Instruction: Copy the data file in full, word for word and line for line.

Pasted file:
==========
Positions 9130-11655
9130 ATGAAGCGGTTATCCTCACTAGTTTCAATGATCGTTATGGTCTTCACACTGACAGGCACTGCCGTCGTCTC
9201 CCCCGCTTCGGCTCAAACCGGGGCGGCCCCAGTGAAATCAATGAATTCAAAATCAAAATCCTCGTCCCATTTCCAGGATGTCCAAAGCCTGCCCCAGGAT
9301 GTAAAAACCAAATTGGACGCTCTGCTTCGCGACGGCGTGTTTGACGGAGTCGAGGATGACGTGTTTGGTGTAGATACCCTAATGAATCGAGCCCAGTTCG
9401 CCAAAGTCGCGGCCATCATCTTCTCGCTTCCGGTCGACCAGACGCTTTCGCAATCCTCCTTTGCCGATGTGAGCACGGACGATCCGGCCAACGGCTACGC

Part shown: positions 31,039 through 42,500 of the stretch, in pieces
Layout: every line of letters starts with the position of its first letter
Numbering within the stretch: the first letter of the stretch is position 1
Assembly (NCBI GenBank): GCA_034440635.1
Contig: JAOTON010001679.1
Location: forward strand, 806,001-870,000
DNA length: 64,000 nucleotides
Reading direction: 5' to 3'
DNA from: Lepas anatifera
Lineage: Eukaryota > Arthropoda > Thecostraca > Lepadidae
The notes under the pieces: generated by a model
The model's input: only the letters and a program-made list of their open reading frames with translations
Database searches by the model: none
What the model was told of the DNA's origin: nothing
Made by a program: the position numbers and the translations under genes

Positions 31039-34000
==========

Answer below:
Positions 9130-11655
9130 ATGAAGCGGTTATCCTCACTAGTTTCAATGATCGTTATGGTCTTCACACTGACAGGCACTGCCGTCGTCTC
9201 CCCCGCTTCGGCTCAAACCGGGGCGGCCCCAGTGAAATCAATGAATTCAAAATCAAAATCCTCGTCCCATTTCCAGGATGTCCAAAGCCTGCCCCAGGAT
9301 GTAAAAACCAAATTGGACGCTCTGCTTCGCGACGGCGTGTTTGACGGAGTCGAGGATGACGTGTTTGGTGTAGATACCCTAATGAATCGAGCCCAGTTCG
9401 CCAAAGTCGCGGCCATCATCTTCTCGCTTCCGGTCGACCAGACGCTTTCGCAATCCTCCTTTGCCGATGTGAGCACGGACGATCCGGCCAACGGCTACGC

Part shown: positions 31,039 through 42,500 of the stretch, in pieces
Layout: every line of letters starts with the position of its first letter
Numbering within the stretch: the first letter of the stretch is position 1
Assembly (NCBI GenBank): GCA_034440635.1
Contig: JAOTON010001679.1
Location: forward strand, 806,001-870,000
DNA length: 64,000 nucleotides
Reading direction: 5' to 3'
DNA from: Lepas anatifera
Lineage: Eukaryota > Arthropoda > Thecostraca > Lepadidae
The notes under the pieces: generated by a model
The model's input: only the letters and a program-made list of their open reading frames with translations
Database searches by the model: none
What the model was told of the DNA's origin: nothing
Made by a program: the position numbers and the translations under genes

Positions 31039-34000